Populations declining: African Lion Populations 2035
Published: October 27, 2015
Populations declining: African Lion Populations 2035, The news for lions (Panthera leo) just keeps getting worse. A surprising new study finds that most African lion populations have declined by 50 percent over the past 20 years. Even worse, the number of big cats is likely to shrink another 50 percent in the next two decades.
Recent surveys have already revealed that lions in Western Africa have practically disappeared, but the new study—published this week in the Proceedings of the National Academy of Sciences—finds unexpected and rapid declines in Central and Eastern Africa.
Until recently Eastern Africa was thought to be a stronghold for wild lions, says Luke Hunter, president of the wild-cat conservation organization Panthera and one of the authors of the new paper. “It turns out that was a flawed assumption,” he says. “There are excellent lion populations that are doing well in East Africa, but it turns out that they’re the exception, not the rule.”
Hunter and his co-authors examined 47 lion populations across the continent and found that almost every single one of them has encountered rapid declines. Based on the current rate of decline , the authors calculated that lions in West and Central Africa have a 67 percent chance of halving again by 2035. The lions in Eastern Africa have a 37 percent chance of that same decline.
A few of the smaller populations may do worse than shrink. “Some are definitely doing to disappear,” Hunter says. “The human pressure is too great.”
One of the greatest threats, according to Hunter, is that the bushmeat trade has left the African savannah practically devoid of the animals that lions traditionally prey upon. “It’s a commercial endeavor, not just a subsistence one,” he says. Bushmeat is consumed by urban populations, so all of this stuff ends up on refrigerated trucks on highways and sold in cities. There are some of these iconic, immense landscapes that look terrific from the air but they’re really depauperate of lion prey.”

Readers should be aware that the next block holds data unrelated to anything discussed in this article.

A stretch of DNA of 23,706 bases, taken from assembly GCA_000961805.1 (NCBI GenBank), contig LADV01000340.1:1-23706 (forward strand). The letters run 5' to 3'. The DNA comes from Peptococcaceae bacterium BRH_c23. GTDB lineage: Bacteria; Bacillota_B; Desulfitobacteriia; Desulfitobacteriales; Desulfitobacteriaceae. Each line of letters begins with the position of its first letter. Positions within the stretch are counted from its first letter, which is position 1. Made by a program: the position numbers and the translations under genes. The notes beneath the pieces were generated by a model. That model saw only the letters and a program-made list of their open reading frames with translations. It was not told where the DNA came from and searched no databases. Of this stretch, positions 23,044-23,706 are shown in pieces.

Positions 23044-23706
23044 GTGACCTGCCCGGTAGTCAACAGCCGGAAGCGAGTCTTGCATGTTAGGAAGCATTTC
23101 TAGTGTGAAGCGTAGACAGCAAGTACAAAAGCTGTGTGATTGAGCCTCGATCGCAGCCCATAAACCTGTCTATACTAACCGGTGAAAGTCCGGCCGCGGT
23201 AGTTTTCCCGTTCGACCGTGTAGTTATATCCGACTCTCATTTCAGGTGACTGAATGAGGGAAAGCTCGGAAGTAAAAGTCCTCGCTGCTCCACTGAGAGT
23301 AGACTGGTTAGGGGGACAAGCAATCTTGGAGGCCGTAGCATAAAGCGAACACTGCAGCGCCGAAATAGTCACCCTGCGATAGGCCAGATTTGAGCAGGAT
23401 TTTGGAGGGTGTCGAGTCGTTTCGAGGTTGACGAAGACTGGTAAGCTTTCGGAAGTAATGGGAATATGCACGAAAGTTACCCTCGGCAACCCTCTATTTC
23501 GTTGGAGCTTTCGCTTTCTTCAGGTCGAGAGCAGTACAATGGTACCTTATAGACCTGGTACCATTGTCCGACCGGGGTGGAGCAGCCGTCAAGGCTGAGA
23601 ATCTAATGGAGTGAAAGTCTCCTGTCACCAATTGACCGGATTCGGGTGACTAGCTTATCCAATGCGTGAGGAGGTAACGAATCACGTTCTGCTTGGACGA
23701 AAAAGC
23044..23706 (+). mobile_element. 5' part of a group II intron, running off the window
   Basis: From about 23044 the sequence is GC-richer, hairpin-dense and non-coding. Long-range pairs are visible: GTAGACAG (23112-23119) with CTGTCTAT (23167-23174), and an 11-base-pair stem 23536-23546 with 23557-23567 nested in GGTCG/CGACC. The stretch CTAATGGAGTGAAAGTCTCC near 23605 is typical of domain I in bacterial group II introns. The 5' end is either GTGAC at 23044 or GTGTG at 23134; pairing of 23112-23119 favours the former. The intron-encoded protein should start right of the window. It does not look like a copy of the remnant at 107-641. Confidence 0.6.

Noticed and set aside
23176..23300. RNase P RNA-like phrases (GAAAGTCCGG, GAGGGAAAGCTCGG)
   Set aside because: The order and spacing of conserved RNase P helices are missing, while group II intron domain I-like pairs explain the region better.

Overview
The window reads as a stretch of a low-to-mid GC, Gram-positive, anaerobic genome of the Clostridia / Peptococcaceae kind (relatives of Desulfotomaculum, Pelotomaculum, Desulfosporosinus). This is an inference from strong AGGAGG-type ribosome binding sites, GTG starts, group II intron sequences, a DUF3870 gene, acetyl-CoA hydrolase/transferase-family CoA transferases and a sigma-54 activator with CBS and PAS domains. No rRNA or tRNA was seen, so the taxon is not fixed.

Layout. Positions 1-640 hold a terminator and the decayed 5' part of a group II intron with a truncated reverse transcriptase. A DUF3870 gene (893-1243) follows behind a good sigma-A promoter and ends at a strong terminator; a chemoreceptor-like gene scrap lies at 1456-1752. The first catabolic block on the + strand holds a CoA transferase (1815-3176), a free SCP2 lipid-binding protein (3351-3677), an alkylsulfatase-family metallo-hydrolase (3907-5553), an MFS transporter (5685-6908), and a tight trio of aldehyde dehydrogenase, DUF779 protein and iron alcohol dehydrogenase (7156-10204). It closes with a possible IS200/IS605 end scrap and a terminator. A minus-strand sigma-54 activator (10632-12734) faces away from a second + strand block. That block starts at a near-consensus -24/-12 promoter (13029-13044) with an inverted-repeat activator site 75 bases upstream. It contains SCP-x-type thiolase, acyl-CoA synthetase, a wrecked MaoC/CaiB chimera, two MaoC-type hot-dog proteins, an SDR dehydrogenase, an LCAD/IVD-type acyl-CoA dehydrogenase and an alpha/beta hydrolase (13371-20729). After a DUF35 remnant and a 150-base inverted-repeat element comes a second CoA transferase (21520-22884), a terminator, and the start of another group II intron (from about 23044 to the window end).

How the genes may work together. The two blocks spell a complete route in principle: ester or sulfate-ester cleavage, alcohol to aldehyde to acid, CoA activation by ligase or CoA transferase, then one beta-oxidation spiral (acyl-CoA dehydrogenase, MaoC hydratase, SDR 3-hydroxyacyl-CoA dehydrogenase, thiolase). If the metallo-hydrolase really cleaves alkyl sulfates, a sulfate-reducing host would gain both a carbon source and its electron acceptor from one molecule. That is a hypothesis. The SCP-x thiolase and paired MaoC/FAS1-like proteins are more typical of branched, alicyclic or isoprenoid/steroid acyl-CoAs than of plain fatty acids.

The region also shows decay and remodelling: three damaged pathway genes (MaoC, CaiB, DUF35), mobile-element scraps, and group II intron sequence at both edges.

With so little wild prey to hunt, lions have turned to what’s left: livestock. This results in the second big threat to the big cats: retaliatory killing by rural pastoralists whose livestock have been threatened or killed by lions. “That’s pervasive and pretty severe in a lot of areas where people just find it difficult to tolerate lions,” Hunter says.
Panthera and other organizations have had some luck in reducing these retaliatory killings in some areas. Hunter points at one of their projects in northeast Namibia where the organization helped to build lion-proof corrals where people could bring their livestock at night. The safety measure not only protected the livestock, it also reduced attacks on lions. In 2013, villagers in the region killed 18 lions. That number fell to just one in 2014. No lions have been killed there so far this year.
Hunter says building corrals is just one of the tools that could be scaled up to protect lions across Africa. Other measures, he says, include increasing patrols and law enforcement to help reduce poaching. “We’ve got the solutions, but the challenge is bringing them to a massive scale,” he says.
Other successes can also serve as models for conservation. The paper found that lions are only doing well in the four countries where their populations are incredibly well managed: Botswana, Namibia, South Africa and Zimbabwe. Many of these lion populations live inside fenced-in reserves where they are protected and have lots of food, a project Hunter helped to establish in the early 1990s. “Lion populations go gangbuster in those scenarios,” Hunter says. “They’ve got area and they’ve got prey. That’s where lions do very, very well, if you can give them those two resources.”
The reserves, however, are a bit of a “double-edge sword,” Hunter admits. They have successfully created 50 new lion populations in places where they had previously been exterminated, but the lions do so well within the fences that wildlife managers sometimes need to resort to contraception or euthanasia in order to keep the lions from overbreeding.
Unfortunately, Hunter says the likelihood of moving surplus lions and establishing additional reserves—something conservationists could still do 20 years ago—seems slim today. The available habitat has already been used up. “The sad thing is there are really very few opportunities to replicate that elsewhere in Africa.”
Hunter admits that “we’ve got a huge amount of work ahead of us. It’s not just about lions. It’s about protecting these massive, iconic African landscapes. If we get it right, lions respond very quickly and African woodland savannahs can recover very quickly. They’re incredibly resilient.”
Following the infamous death of Cecil the lion at the hands of a trophy hunter, Hunter feels this may be the time to create change for the big cats. “The lion is a very iconic species,” he says. “People care about it. I hope that’s the opportunity we have now.”
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